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Oct 28, 2003

Police employ new training for crowd control

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The public image of law enforcement authorities in the area of riot control has not been particularly strong, especially since the invention of the video camcorder and the proliferation of television stations only too eager to use them. Now very much aware that the whole world is watching, the police are taking steps to ensure that the next time a rowdy crowd gathers, the outcome will be different. Patrick Jones reports from Belmopan.

Sr. Superintend Crispin Jefferies, Director of Training

“The police, police by consent, so crime and disorder is a part of policing. The laws of Belize provide us with the authority to enforce many of its statutes. But to do so we need to understand what are the methodologies in dealing with crime.”

Patrick Jones, Reporting

Director of Training, Senior Superintendent Crispin Jefferies says the next cadre of police officers will have something even he didn’t have access to at the start of his law enforcement career, that is the knowledge of how to deal with the public from the get go.

Sr. Superintend Crispin Jefferies

“They are basically using a new format called KUSAB. It is saying that in the past police officers were trained on a knowledge-based program. Today it is dealing not only with knowledge, but attitudes and behaviour, and special skills, as well as understanding. So the word KUSAB is an acronym to abbreviate knowledge, understanding, skills, behaviour, and attitudes.”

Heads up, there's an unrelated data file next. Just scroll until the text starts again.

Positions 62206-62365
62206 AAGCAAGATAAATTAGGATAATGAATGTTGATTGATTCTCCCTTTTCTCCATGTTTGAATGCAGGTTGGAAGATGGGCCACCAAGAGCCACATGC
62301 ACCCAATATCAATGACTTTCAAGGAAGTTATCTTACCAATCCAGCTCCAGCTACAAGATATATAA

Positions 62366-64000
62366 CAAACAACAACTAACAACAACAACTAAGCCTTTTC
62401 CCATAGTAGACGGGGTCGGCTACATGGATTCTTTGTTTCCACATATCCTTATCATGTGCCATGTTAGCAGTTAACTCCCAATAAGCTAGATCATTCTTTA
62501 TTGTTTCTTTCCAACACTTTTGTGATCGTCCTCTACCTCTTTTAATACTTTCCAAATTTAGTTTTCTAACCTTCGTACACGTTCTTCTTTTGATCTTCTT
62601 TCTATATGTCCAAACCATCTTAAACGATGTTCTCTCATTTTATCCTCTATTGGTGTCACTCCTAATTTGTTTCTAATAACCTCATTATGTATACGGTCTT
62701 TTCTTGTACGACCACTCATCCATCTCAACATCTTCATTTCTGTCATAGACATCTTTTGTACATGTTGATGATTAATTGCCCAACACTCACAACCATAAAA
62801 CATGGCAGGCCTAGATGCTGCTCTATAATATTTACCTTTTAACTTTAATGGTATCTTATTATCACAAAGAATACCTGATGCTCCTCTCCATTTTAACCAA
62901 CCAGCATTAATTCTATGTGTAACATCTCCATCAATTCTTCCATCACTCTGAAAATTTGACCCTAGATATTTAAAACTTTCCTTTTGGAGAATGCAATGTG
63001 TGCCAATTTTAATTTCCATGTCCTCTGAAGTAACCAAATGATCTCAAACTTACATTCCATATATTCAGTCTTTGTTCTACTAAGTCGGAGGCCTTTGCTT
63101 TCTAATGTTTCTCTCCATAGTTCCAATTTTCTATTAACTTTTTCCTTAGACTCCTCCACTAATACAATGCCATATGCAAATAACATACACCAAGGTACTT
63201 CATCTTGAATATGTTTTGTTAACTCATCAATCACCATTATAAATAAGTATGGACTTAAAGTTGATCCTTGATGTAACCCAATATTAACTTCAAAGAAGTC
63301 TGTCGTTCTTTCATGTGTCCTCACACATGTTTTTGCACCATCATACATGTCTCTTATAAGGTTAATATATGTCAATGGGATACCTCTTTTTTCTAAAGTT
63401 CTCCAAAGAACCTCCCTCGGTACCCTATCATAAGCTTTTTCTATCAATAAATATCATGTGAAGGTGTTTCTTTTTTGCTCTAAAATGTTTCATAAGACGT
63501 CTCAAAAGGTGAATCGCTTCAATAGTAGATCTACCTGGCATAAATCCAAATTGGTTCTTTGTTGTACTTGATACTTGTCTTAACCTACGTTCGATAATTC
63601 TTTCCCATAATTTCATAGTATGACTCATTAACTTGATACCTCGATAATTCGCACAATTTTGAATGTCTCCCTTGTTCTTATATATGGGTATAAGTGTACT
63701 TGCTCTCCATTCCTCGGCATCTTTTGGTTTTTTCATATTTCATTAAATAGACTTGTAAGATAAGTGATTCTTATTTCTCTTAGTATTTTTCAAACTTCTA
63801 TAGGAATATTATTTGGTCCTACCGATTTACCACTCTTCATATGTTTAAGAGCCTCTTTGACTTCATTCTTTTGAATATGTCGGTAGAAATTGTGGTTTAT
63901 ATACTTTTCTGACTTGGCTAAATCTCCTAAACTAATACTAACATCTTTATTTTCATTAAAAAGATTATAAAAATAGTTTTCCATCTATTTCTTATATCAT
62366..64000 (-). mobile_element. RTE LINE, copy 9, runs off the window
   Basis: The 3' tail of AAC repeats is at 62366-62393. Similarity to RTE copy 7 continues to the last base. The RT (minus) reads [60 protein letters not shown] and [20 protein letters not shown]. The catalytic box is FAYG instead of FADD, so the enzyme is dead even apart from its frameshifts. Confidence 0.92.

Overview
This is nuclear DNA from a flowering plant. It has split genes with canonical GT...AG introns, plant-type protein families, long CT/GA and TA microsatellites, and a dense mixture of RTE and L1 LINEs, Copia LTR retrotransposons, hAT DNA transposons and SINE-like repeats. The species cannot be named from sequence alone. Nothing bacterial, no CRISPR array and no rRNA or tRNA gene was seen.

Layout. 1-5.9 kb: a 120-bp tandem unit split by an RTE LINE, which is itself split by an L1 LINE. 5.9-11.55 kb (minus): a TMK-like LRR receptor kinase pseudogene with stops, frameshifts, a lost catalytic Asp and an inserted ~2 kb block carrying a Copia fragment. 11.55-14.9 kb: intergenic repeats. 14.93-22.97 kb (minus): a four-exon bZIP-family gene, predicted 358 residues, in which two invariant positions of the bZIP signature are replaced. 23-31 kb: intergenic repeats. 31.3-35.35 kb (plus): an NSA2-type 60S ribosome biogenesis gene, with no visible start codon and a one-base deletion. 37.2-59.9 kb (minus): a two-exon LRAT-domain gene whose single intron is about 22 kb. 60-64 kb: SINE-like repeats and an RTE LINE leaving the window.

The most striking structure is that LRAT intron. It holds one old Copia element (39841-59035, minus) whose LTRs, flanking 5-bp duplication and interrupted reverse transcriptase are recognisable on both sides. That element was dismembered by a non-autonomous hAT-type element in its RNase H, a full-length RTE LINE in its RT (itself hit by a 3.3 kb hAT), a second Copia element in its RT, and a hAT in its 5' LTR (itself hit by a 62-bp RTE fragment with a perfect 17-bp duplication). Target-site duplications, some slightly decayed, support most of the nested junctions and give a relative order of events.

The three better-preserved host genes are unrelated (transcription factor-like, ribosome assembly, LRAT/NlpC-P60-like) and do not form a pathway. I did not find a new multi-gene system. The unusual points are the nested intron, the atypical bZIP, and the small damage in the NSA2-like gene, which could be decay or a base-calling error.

But the change in attitude does not only apply to the way recruits are trained to be police officers. Starting in 2002 and continuing through September of this year, police officers at every rank have been trained in the new policing techniques, including how to maintain public order.

With the 2001 incidents in Benque Viejo and at Tower Hill in Orange Walk still fresh in the nation’s memory, Jefferies says those graphic pictures should now be a thing of the past.

Sr. Superintend Crispin Jefferies

“So at this time we can say that we are now equipped at the national level, from Toledo right up to Corozal; from Benque Viejo right on to San Pedro with equipment to deal with public order situations, and we have developed mobilization plans that will support our interventions in relation to public order management. The technique in crowd control is dealing with shields and batons. But as part of public order management, police officers are trained to deal with the public generally. So it is sometimes based on information, intelligence, the ability to get out there first, deal with the situation, talk to people and find out what is their problems and try and address their concerns before going in to the higher levels of dealing with shields and batons.”

Jefferies says that starting with these new recruits, the Belizean public will start to see the gentler side of an institution that has changed its name from a force to a department and now calls its riot squads “public order units.”

Sr. Superintend Crispin Jefferies

“Certainly that is our objective at this time, and I am certain that lot has been imparted. We will in the long term see the benefits of this or see the impact of this when we go out and do evaluation of the trainees that we are now training after they’ve completed these period here and they are on their probationary period, which would normally run for two years. So it’s a gradual process.”

But even with the best equipment and updated curriculum, Jefferies admits that it is only when the officers hit the streets that their training will kick in. And while there is a lot of distance to be bridged between law enforcement and the community they are sworn to serve, it’s important to remember that even the longest journey starts with the first step. Patrick Jones, for News 5.

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Viewers please note: This Internet newscast is a verbatim transcript of our evening television newscast. Where speakers use Kriol, we attempt to faithfully reproduce the quotes using a standard spelling system.

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